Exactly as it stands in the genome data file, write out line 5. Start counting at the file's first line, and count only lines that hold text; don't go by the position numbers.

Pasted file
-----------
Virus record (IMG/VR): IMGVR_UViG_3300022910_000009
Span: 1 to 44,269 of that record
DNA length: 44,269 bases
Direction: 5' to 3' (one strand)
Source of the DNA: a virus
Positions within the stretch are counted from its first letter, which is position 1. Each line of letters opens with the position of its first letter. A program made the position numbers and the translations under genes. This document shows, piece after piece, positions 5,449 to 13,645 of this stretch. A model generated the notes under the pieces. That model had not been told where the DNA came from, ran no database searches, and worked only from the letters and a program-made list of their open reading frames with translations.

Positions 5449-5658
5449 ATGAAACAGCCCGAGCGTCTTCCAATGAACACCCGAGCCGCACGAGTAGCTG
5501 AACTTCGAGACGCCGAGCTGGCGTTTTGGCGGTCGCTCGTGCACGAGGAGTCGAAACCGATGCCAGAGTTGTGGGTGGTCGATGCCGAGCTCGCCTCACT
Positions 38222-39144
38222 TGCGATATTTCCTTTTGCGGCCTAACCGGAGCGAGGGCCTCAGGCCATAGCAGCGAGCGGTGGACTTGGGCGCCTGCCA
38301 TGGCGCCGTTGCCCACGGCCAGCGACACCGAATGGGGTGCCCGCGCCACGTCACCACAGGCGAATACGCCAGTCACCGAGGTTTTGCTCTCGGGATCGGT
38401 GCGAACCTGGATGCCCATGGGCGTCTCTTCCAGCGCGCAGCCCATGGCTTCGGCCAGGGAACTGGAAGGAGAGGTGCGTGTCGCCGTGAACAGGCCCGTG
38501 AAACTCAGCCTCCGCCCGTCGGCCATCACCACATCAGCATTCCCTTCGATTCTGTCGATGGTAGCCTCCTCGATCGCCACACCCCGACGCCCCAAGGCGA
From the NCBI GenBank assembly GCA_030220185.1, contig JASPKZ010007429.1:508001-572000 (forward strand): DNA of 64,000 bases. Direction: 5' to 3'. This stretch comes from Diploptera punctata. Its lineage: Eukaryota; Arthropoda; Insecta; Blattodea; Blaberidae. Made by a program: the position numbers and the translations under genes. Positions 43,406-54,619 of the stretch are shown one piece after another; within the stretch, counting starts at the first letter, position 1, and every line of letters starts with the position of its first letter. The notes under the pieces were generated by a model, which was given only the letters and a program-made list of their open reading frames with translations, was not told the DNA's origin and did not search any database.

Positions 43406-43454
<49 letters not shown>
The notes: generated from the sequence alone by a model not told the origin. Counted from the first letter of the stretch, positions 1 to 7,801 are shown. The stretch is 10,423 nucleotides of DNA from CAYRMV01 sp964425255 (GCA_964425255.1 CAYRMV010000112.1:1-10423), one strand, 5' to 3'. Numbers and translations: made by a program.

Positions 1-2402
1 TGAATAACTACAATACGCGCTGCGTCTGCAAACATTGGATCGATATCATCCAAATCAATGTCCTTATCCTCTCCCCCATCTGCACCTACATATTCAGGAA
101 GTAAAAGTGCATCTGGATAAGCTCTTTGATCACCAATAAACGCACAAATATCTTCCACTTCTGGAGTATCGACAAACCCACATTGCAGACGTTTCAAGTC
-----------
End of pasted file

Source of the DNA: a virus